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You can be arrested for visiting a book shop!

category antrim | rights and freedoms | news report author Thursday October 06, 2005 18:09author by Seamus O Raghallaighauthor address Oslo, Norway Report this post to the editors

Irish facism in action

An personal encounter with the Irish version of the Stasi- the special branch of an Garda Siochana.

Last Wednesday (5th Oct.) I decided to go into the Sinn Fein Phoblachta book shop at 223 Parnell Square (just down from the UCI cinema at the junction with Capel Street).
It was unplanned and spur of the moment. I look in the shop window and though it would be interesting to see what they had for sale. As I am also very interested in 1798 books and memorabilia I though this could be a good place to find more obscure publications that are hard to find in main stream book shops (Easons etc).

Anyway, I went in and browsed for a while and discovered a 1798 old song book which I was delighted to find. I had a chat with a nice lady there, Josephine, and discussed Wolfe Tone and the 1798 rebellion.

I then left with my books and had walked about 200m towards the cinema when an middle aged white/grey haired man in what I would describe as a flashers trench coat, approached me at a slight run. Stop he said and flashed out his gold garda badge. Here we go I though, should have know this would happen. He then asked me in an aggressive tone what my name was and where I lived. I was stunned frankly and replied that I wanted to know why he was requesting this from me. This wasn’t what he expected I think, as his tone suddenly got more menacing. He said that I was seen coming out of the Sinn Fein office and wanted to know what I was doing there. I said I went in to buy some books that’s all. Let me see he demanded. Hang on I said this is intimidation; I have a right to visit any book shop I want without this kind of abuse. Its not intimidation, he replied, and said that “they” are terrorists in that shop. Oh? I was under the impression that Sinn Fein Phoblachta was a legal political party I replied. No, he said, they aren’t legal.
This made me realize this guy was talking rubbish, which irritated me no end. I felt like asking him why the shop was open and allowed if they were illegal, surely the shop would have been closed long ago. I then said that my wife and child were waiting to collect me and that I need to go. He then threatened me by saying that they would be waiting 24hrs as he was going to arrest me under the “offences against the state” act that he and could hold me for 24hrs if I didn’t show him what I bought and give my name and address. Now I wasn’t sure if this was true or not, but I didn’t relish being arrested for a day for simply going into a book shop. I gave him my details and he then let me on my way. Does anyone know if this act allows citizens to be detained for 24hrs for not giving their details? Is this the type of fascist state we now live in Eire? If you go to the “wrong” book shop you will be stopped by the secretthought police aka the special branch. I though this ended with the fall of soviet style communism. I naively thought I had political freedom to visit the premises of any political party without fear of intimidation. Sad sad sad.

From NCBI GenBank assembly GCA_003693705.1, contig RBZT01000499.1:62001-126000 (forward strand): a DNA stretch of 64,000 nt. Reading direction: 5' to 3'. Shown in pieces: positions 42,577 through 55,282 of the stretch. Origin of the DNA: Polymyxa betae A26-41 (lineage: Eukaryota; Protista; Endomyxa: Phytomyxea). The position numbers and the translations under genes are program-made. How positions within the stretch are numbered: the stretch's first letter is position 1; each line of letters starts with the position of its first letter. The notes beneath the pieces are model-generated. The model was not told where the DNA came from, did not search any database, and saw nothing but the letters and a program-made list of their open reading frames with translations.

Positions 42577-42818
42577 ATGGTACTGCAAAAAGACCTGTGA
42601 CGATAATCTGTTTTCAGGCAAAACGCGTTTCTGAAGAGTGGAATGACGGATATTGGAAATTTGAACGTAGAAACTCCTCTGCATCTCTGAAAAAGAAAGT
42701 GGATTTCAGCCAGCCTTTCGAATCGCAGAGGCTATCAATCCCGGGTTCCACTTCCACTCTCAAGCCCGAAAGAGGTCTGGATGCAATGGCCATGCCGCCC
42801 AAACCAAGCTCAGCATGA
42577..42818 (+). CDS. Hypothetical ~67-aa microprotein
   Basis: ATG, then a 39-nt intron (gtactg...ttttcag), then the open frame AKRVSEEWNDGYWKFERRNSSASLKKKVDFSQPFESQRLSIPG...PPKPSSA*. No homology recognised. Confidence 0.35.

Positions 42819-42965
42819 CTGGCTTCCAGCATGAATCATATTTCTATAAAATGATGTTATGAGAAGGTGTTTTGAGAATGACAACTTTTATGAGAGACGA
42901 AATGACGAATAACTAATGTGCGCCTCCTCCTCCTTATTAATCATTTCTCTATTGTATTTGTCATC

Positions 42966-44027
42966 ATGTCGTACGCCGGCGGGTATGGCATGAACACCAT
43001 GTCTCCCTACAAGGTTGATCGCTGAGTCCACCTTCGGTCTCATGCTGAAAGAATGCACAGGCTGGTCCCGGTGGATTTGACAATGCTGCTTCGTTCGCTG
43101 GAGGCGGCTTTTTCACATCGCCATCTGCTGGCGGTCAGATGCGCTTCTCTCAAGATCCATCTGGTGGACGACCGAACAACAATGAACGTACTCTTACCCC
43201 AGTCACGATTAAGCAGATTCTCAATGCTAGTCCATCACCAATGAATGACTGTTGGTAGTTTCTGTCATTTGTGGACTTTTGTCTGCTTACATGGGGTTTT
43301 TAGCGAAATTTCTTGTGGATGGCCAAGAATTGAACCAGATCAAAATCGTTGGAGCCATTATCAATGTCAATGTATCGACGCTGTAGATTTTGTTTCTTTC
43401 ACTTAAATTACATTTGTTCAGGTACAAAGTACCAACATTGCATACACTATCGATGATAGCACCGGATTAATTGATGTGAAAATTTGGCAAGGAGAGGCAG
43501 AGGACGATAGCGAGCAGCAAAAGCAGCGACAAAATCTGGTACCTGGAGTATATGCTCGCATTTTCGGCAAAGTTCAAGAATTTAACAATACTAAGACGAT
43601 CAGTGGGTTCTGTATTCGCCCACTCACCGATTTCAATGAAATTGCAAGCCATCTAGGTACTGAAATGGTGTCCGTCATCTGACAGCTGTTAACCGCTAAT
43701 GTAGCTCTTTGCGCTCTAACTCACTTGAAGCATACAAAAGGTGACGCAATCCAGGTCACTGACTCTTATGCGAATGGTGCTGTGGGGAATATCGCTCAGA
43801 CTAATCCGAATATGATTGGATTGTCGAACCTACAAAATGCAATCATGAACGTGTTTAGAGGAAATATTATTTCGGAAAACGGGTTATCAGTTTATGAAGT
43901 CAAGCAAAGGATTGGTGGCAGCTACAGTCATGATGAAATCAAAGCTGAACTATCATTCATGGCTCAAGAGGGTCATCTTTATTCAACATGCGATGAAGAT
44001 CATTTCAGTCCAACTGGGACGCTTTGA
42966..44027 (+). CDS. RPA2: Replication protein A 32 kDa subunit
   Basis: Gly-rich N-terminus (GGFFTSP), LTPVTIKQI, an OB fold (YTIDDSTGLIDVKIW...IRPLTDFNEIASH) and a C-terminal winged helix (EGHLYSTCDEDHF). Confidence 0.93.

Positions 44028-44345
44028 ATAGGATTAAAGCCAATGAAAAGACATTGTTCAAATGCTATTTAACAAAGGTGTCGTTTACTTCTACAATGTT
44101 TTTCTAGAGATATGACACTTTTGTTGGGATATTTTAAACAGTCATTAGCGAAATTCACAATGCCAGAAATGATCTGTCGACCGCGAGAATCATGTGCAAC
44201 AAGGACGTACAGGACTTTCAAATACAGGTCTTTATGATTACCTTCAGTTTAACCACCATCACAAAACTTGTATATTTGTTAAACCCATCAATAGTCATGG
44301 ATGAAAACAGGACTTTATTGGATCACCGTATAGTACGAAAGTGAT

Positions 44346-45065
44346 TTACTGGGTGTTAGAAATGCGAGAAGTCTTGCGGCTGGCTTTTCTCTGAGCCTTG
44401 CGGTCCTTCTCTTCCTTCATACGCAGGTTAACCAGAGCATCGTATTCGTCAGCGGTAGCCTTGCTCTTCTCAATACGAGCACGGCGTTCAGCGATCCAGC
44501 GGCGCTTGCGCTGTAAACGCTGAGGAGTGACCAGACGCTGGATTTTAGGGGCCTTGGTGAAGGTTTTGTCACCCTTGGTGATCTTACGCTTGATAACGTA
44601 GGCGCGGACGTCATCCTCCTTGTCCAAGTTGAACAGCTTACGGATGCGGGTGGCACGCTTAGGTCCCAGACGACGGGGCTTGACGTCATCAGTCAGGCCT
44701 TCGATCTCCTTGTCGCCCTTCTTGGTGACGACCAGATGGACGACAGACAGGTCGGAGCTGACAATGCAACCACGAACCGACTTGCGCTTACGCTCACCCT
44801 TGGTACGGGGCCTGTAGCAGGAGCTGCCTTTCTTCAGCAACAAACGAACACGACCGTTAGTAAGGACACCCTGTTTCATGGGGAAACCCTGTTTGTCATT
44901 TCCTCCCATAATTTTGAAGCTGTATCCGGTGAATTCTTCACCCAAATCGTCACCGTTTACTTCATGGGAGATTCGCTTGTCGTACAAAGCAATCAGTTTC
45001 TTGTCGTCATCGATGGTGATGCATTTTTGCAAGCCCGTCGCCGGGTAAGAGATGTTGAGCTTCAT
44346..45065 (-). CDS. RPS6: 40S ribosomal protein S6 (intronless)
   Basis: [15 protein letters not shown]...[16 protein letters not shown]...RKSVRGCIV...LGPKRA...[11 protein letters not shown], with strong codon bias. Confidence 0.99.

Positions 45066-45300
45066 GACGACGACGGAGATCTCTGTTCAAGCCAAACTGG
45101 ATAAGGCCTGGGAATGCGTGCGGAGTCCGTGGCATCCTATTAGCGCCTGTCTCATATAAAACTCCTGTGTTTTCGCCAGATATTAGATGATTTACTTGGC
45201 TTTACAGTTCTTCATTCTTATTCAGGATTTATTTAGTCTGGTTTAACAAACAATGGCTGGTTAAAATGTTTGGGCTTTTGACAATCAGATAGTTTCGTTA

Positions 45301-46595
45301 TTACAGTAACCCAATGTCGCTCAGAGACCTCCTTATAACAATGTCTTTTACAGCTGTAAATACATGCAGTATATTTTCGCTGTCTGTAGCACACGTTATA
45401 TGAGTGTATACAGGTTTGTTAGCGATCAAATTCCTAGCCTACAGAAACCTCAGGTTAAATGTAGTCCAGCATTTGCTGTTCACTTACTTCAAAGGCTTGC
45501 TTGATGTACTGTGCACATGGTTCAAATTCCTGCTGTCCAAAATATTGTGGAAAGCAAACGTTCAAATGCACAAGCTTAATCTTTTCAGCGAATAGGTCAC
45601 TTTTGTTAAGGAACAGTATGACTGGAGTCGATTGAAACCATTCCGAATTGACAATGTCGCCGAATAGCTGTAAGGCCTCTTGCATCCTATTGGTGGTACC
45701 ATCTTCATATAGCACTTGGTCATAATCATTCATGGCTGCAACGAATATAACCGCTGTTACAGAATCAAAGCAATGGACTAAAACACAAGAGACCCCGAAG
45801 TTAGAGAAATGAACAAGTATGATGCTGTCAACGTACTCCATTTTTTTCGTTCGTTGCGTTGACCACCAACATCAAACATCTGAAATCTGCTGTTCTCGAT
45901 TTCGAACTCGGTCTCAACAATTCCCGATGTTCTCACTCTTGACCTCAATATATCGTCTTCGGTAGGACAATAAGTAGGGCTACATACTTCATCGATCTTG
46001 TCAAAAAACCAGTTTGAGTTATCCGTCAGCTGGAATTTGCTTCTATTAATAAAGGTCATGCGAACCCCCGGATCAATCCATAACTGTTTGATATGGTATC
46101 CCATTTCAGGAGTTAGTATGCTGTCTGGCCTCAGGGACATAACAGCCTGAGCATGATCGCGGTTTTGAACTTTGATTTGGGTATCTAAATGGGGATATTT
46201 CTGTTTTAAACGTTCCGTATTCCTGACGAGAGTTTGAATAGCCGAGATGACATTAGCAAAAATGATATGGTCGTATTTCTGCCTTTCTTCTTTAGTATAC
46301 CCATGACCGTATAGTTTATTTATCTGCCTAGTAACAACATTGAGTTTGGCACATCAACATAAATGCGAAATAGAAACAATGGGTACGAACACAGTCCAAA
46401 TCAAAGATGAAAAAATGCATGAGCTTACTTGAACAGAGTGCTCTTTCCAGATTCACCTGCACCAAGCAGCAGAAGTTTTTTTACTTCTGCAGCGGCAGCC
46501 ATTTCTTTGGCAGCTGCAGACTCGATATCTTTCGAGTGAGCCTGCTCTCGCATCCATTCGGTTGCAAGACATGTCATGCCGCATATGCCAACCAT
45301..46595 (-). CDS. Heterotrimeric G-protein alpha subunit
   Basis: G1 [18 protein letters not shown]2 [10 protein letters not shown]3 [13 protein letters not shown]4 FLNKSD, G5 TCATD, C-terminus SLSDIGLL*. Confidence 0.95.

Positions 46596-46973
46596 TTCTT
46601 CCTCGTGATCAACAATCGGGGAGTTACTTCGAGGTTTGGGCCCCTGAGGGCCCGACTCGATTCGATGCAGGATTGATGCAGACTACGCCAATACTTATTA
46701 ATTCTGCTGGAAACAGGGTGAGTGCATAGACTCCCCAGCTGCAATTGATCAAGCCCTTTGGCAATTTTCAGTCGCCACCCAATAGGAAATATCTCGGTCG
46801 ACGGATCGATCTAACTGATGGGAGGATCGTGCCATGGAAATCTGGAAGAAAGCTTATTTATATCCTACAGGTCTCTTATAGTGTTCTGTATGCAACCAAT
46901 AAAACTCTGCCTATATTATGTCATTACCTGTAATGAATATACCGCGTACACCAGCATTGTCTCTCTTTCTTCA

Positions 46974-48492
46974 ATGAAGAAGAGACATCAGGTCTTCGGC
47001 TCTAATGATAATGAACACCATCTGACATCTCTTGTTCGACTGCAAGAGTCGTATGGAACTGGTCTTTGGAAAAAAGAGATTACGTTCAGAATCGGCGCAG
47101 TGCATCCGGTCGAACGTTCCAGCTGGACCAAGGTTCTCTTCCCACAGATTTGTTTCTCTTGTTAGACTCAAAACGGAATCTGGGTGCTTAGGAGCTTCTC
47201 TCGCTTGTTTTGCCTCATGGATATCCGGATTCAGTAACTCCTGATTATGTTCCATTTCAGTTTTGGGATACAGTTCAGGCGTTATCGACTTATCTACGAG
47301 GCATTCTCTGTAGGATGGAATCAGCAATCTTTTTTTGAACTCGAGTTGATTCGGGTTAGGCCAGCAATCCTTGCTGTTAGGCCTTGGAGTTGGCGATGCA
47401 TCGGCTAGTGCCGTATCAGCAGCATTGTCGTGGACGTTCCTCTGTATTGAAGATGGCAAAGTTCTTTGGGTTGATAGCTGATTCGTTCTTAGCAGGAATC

author by R. Isiblepublication date Thu Oct 06, 2005 18:22Report this post to the editors

It'd be interesting if you could publish them here. On a related note, I'd spend a lot of time examining people's badges/credentials. Some time ago I watched a man breaking into a car on a busy Dublin street at about 11pm. I approached him and told him that I'd called the Gardai and was going to restrain him until they arrived. He flashed out a little official looking badge and said he was a Garda and was removing a nuisance car that had been reported abandoned by local businesses. About 5 minutes later I realised that I was an idiot because I had no idea what an official badge looked like and why would a non-uniformed Garda be doing that stuff? Admittedly it was coupled with my innate desire to avoid getting into it with him, but still I felt like some old person that let the "meter reader" into the house. He was long gone by then.

author by pat cpublication date Thu Oct 06, 2005 18:40Report this post to the editors

I remember the days when the same would happen if you visited the SF bookshop in 44 parnell Sq. Haven't been there for a while. Do the Branch still hassle visitors?

author by Mick S.publication date Thu Oct 06, 2005 18:54Report this post to the editors

I was stopped coming out of the very same place years ago , a virtually identical experience too . Afterwards I noticed I was being tailed to and from my own place of work as well . I have never commited any crime yet this surveillance went on for about 6 months until I moved abroad . They never spoke to me , just followed me about . I found it quite intimidating and was glad of the opportunity to leave the country . It left me severely worried and depressed come to think of it . Hardened terrorits Im surelaugh about such things but to the ordinary citizen its very intimidating . And the book I was looking for wasnt even there !!